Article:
Mini-Review: Hollywood Shuffle (1987)

Starring Robert Townsend, Anne-Marie Johnson, Craigus R. Johnson, Helen Martin, Starletta DuPois, David McKnight, Keenen Ivory Wayans, Lou B. Washington, Brad Sanders, John Witherspoon, Eugene Robert Glazer, Lisa Mende, Dom Irrera

Directed by Robert Townsend

Expectations: Moderate, I know next to nothing about it.

Hollywood Shuffle may be nearly twenty-five years old, but its themes and points remain valid in today’s Hollywood climate, something both distressing and impressive at the same time. Robert Townsend crafts the well-told tale of Bobby Taylor, an aspiring actor stuck in a dead-end job at the Winky Dinky Dog, and the struggles he faces while trying to land his first big acting role. The struggle is the emotional heart of Hollywood Shuffle and will resonate well with anyone who’s ever had big dreams to do something spectacular.

This heart is counterpointed with biting, witty criticism of the entertainment industry in the form of Bobby’s daydreams, beautifully played out on-screen for everyone to enjoy. These sequences are also the film’s shining, hilarious moments and arrived to me completely unexpected. I have a strong love for this type of dreamy satire, so when the first dream began for the Black Acting School, I knew I was in for a real treat. The film also has quality moments of drama, with one monologue from the barber nearly bringing me to tears.

Hollywood Shuffle‘s behind-the-scenes story is just as interesting as the filmed one too. Made for a budget of $100,000, mostly funded with credit cards by Robert Townshend himself, the film is a pure labor of love and it’s evident right from the first frame. The blood, sweat and tears that went into the project are palpable and anyone who’s ever thought about the state of black actors in Hollywood will find a lot to ponder and enjoy in Hollywood Shuffle.

I’m sad to say that the themes of Hollywood Shuffle aren’t stuck in the 80s time frame. Sure things have gotten better, but we still don’t have many black actors fronting huge Hollywood productions. I’m still waiting for a major studio to put a black actor into a superhero role, something I’ve been dying to see for years now. Fuck the die-hard fanboys, an African-American Spider-Man or Thor would be fucking awesome. Or Batman? Or any superhero really. To say that they were created white and should remain that way forever is narrow-minded thinking. They were created white in a time when everything was created white and because so many people have this rose-colored nostalgia for the past, we continue to remain shackled to these bullshit ideals. C’mon, Hollywood! Break the mold and take a chance. Give actors from all ethnicities real shots at some high-quality, meaty roles! Diversity is your friend.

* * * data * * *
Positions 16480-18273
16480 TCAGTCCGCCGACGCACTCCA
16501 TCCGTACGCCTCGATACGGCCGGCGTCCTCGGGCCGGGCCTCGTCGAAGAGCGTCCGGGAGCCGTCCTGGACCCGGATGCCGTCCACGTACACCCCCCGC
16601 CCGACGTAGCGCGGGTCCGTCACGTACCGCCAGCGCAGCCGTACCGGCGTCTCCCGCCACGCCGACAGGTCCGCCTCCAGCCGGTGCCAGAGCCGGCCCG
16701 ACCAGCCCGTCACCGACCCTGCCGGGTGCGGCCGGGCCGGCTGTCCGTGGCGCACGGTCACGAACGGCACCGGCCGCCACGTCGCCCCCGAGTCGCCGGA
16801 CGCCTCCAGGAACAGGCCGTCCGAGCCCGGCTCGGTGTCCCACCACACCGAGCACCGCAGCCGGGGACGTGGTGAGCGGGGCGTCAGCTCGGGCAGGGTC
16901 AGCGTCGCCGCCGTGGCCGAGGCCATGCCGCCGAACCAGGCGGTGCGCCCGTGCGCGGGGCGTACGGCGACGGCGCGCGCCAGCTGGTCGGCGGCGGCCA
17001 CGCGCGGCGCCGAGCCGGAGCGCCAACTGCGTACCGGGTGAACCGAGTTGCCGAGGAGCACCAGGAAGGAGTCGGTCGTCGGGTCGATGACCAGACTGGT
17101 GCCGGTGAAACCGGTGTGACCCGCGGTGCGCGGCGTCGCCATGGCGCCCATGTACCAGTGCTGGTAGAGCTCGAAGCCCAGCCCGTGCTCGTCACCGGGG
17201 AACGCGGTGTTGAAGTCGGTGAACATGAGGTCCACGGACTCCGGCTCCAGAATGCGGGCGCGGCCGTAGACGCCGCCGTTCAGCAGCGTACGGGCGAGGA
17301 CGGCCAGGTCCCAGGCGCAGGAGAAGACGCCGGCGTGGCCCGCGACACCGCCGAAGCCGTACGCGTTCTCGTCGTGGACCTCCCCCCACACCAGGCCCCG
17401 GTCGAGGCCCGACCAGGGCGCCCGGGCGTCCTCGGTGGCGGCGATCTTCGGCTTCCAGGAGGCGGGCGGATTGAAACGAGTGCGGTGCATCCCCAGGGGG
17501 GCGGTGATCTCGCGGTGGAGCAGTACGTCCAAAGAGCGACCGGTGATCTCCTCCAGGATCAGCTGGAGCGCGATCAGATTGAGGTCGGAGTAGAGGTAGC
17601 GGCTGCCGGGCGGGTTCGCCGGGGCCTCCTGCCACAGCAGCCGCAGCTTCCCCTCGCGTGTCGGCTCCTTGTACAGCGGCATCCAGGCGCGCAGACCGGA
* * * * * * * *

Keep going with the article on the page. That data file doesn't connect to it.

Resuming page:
I’ve gotta give it up to Top 10 Films and their list of the Top 10 Low Budget Films of All Time for making me aware of this movie. Check out the list, it’s a good one.

Dollman (1991)

Dollman (1991)

Starring Tim Thomerson, Jackie Earle Haley, Kamala Lopez, Humberto Ortiz, Nicholas Guest, Judd Omen, Michael Halsey, Frank Doubleday, Frank Collison, Vincent Klyn, John Durbin, Merle Kennedy, Luis Contreras, Eugene Robert Glazer, Richard D’Sisto, John Eastman, Christian Guzek

Directed by Albert Pyun

Expectations: Moderate, I remember liking this when I saw it as a kid.

On the general scale:

On the B-movie scale:

Dollman in some ways is the ultimate Full Moon film. It features a high-concept plot, lots of special FX (of varying quality) and that unmistakable brand of cheap humor laced into most of their titles. For instance, the whole opening sequence is a cavalcade of bad-quality fat jokes, which I suppose sets the tone accordingly, but it does so in such a ham-fisted way that many probably never made it past the scene. It’s unfortunate because once it gets going,  Dollman is a rip-roaring good time.

Continue reading Dollman (1991) →

Intruder (1989)

Intruder (1989)

Starring Elizabeth Cox, Renée Estevez, Dan Hicks, David Byrnes, Sam Raimi, Eugene Robert Glazer, Billy Marti, Burr Steers, Craig Stark, Ted Raimi, Alvy Moore, Tom Lester, Emil Sitka, Bruce Campbell, Lawrence Bender, Scott Spiegel

Directed by Scott Spiegel

Expectations: Moderate. I expect the film to be awful, but the FX to be awesome.


Two years after co-writing Evil Dead 2 with Sam Raimi, Scott Spiegel got his chance at his own full-length feature film. Based on an earlier short of his, Intruder is quite modest in its budget and aspirations, but achieves true terror and suspense. I’m sad that I never happened upon this film before, as it would have easily been a favorite for many years. Up front it’s important to be aware of a couple of things though. On the DVD boxart, Bruce Campbell and Sam Raimi’s names are prominently displayed. Red flags should come up at this, as low-budget trash horror has a knack for playing up the small cameos of big names to trick people into buying or renting. Thankfully, I knew beforehand that Bruce Campbell was only in the final thirty seconds, as this could have been a very different experience if I went in blind.

Continue reading Intruder (1989) →

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